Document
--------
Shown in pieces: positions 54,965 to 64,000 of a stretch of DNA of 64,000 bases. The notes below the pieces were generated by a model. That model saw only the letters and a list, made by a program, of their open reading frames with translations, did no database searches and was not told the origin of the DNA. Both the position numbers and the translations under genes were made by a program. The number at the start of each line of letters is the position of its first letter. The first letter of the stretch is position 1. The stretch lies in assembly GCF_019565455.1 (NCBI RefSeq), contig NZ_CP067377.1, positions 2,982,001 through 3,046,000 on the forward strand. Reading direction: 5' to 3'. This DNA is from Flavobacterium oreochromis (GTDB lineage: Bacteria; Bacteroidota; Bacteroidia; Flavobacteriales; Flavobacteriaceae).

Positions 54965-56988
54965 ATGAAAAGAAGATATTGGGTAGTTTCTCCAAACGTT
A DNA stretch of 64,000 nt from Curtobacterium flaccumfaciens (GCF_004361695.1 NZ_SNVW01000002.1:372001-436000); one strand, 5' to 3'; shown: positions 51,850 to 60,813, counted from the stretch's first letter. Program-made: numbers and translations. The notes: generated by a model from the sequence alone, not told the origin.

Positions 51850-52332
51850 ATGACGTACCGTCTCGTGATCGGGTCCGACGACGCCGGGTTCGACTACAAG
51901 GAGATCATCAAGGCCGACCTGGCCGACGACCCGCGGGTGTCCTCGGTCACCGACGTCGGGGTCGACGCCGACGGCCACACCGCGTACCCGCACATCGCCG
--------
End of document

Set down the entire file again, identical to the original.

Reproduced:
Shown in pieces: positions 54,965 to 64,000 of a stretch of DNA of 64,000 bases. The notes below the pieces were generated by a model. That model saw only the letters and a list, made by a program, of their open reading frames with translations, did no database searches and was not told the origin of the DNA. Both the position numbers and the translations under genes were made by a program. The number at the start of each line of letters is the position of its first letter. The first letter of the stretch is position 1. The stretch lies in assembly GCF_019565455.1 (NCBI RefSeq), contig NZ_CP067377.1, positions 2,982,001 through 3,046,000 on the forward strand. Reading direction: 5' to 3'. This DNA is from Flavobacterium oreochromis (GTDB lineage: Bacteria; Bacteroidota; Bacteroidia; Flavobacteriales; Flavobacteriaceae).

Positions 54965-56988
54965 ATGAAAAGAAGATATTGGGTAGTTTCTCCAAACGTT
A DNA stretch of 64,000 nt from Curtobacterium flaccumfaciens (GCF_004361695.1 NZ_SNVW01000002.1:372001-436000); one strand, 5' to 3'; shown: positions 51,850 to 60,813, counted from the stretch's first letter. Program-made: numbers and translations. The notes: generated by a model from the sequence alone, not told the origin.

Positions 51850-52332
51850 ATGACGTACCGTCTCGTGATCGGGTCCGACGACGCCGGGTTCGACTACAAG
51901 GAGATCATCAAGGCCGACCTGGCCGACGACCCGCGGGTGTCCTCGGTCACCGACGTCGGGGTCGACGCCGACGGCCACACCGCGTACCCGCACATCGCCG